The end of history in Guyana: A theory
If you are not familiar with philosophy and do not keep abreast with the latest publications in the academic world, here is a brief introduction to a book published in 1992. It catapulted the publication and its author into international fame. Francis Fukuyama in the “The End of History,” using the philosophy of the 18th century German genius, Georg Hegel, argues that with the collapse of world communism in 1990, society’s ideological evolution has come to an end.
With the triumph of liberal democracy, history’s creation of ideologies has come to its climax. There is no more ideological idea about government and political forms beyond liberal democracy. We will still have theories about man and woman and society, but in the area of ideological offerings on how political economy must be shaped, that has come to an end.
The strength and weaknesses of Fukuyama’s book need not detain us here. I have used his title to describe what I believe will be the end of authoritarian rule in Guyana with the closure of PPP Government.
I advance the point that when the PPP goes, Guyana would have witnessed the end of dictatorial governance. It is premised on the concept that from colonial rule onwards, authoritarian government as a dialectical process has climaxed with the PPP. What lies beyond the PPP will take Guyana into the future of either greatness or a reclamation of its respected self, as was known throughout the world in the fifties.
My premise is that we are nearing the exhaustion of colonial dictatorship which logically transferred itself onto the post-colonial inheritors which found expression in the nationalist movement of the PNC and PPP. Perhaps the most graphic examples of this is the competition for power in the PNC, the rise of Nigel Hughes as a Rodneyite figure, a newer political culture in a third party, the AFC and the slow re-birth of the WPA under the leadership of another Rodneyite, David Hinds.
At the time of writing, the WPA will be having its first public meeting in 12 years. If the PNC should come back in power, it will not be as the inheritor of colonial oligarchy.
We will see a more humane and less autocratic PNC, especially under its new leaders. If the AFC should come to office, it is doubtful that Nigel Hughes and others like Gerhard Ramsaroop, David Patterson, Michael Carrington will shape a government that bears any resemblance to the post-colonial leaders of the PNC of the seventies and eighties, and even the Hoyte period and the PPP from 1992 onwards.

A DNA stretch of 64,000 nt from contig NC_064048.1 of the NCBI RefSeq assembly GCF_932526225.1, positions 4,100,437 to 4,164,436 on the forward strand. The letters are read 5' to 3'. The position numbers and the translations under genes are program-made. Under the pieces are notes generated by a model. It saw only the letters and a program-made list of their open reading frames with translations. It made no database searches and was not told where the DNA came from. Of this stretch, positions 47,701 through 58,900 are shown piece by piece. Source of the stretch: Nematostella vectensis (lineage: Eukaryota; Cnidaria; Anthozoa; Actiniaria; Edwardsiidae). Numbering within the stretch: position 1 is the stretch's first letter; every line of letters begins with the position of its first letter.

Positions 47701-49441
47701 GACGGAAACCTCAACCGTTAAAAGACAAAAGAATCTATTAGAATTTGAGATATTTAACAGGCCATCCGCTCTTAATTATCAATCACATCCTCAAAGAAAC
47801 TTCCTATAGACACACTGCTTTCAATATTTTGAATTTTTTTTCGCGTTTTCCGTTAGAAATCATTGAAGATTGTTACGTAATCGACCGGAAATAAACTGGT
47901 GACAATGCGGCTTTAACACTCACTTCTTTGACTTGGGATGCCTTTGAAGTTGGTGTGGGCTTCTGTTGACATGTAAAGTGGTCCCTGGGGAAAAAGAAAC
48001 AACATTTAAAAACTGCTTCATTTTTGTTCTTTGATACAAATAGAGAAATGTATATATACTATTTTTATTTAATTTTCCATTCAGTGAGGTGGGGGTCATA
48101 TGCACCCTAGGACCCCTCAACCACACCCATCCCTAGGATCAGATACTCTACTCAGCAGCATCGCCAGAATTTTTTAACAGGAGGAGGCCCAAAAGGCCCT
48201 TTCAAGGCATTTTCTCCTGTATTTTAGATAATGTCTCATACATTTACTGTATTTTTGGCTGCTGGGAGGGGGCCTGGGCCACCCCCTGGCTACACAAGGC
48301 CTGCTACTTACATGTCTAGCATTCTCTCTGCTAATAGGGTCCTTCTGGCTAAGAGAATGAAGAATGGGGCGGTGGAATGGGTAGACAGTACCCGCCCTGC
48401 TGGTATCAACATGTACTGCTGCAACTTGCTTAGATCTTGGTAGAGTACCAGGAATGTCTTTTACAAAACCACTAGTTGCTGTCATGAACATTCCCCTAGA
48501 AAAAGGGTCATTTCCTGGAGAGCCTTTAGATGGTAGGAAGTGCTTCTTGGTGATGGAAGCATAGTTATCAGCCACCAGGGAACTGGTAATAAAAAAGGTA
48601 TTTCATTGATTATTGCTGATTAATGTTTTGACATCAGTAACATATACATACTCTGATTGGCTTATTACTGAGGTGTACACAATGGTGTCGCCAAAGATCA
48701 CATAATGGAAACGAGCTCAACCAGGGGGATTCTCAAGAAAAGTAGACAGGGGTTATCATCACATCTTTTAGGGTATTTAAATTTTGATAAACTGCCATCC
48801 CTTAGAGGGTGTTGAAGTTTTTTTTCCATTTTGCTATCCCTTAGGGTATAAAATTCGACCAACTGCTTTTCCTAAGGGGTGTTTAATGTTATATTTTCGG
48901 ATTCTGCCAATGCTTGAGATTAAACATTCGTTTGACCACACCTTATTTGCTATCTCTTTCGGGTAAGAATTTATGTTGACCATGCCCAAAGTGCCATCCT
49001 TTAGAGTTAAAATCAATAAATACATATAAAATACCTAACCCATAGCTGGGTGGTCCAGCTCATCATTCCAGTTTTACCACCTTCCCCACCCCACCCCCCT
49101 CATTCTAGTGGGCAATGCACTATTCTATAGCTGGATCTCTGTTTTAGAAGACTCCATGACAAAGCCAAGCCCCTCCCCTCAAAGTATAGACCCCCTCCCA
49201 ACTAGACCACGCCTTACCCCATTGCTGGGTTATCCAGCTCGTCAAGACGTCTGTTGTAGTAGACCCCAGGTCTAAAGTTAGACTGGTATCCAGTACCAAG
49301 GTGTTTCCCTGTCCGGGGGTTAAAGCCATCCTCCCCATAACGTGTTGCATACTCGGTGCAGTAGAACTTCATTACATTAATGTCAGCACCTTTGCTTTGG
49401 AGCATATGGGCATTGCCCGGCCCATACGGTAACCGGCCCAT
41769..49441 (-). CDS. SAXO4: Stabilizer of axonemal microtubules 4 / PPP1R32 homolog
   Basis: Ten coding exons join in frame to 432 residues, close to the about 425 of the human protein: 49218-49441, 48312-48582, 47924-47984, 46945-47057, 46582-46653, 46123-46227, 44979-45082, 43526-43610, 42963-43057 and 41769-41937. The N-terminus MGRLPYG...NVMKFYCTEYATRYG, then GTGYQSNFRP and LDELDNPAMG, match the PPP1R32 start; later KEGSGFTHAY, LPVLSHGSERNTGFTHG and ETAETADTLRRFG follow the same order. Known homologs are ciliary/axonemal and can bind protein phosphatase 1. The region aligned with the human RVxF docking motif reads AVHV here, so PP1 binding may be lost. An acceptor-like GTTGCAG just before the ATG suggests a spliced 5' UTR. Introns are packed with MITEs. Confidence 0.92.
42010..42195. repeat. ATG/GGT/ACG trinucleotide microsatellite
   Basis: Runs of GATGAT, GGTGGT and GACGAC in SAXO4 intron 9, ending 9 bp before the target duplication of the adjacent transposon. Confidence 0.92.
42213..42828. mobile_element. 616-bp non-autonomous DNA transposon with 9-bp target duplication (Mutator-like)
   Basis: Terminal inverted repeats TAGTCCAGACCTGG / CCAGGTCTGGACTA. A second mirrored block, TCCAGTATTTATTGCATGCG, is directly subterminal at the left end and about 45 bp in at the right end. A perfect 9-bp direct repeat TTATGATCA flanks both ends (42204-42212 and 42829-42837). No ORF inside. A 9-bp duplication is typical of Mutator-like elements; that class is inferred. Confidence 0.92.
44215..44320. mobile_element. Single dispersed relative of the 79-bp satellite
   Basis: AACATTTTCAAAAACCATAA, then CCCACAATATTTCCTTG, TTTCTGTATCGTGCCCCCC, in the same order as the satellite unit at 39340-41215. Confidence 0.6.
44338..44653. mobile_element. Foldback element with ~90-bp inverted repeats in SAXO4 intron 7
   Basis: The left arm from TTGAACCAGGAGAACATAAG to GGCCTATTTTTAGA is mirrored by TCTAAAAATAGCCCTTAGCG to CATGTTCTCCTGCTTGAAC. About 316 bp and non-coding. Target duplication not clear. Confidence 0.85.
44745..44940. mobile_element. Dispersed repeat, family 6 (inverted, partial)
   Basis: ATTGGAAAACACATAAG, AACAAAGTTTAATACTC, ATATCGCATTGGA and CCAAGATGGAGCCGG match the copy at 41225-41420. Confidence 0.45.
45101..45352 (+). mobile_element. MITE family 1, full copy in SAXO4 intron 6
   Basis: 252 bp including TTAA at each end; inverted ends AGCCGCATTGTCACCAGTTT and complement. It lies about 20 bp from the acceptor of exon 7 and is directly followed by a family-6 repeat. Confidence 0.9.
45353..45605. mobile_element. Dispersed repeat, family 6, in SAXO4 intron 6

It is not possible to predict the specific shape post-PPP Guyana will take, but dialectically, with the increasing pressure on the PPP, we are coming to the end of cruel, inhumane, inhuman, uncaring, corrupt, incestuous, lawless, immoral, depraved, racist, and anti-working class governance as we saw and are currently seeing under the PPP Government. Two grey areas in my theory that I anticipate in my critiques is if Cheddi Jagan was alive would he have interrupted the authoritarian trend and didn’t Hoyte do just that?
The answer is no. Hoyte did not meet the test of the end of history. He may have been decent as a human being and not tyrannical at all like Forbes Burnham and Bharrat Jagdeo, but Hoyte was far from the Obama-type character that Guyana needed. He certainly walked away from democratic pathways that could have seen the end of history. Space does not help us here. Suffice it to say that his rejection of the WPA was his tragic undoing.
Cheddi Jagan would not have gone in a direction that was different from the unpleasant things his protégés are currently doing. It was the French philosopher, Jean Paul Sartre, who instructed us that the individual plays an equal, dialectical role as the broad social forces that propel him/her to act and one suspects that Cheddi Jagan would never have become a Bharrat Jagdeo.
Nevertheless, he would have submitted to the forces of authoritarianism, because he was part of a dialectical working out of colonial oligarchy.
There is sufficient evidence of this under a Jagan Government from 1957 to 1964. One thing is certain about Cheddi Jagan if he had lived longer; he would have been comfortable playing the race card. It is anyone’s guess when the rule of the PPP will disintegrate or if a weakened PPP will lead to a new general election, which if free and fair, will see the loss of power by the PPP. But I believe Guyana is on the verge of the end of colonial autocracy.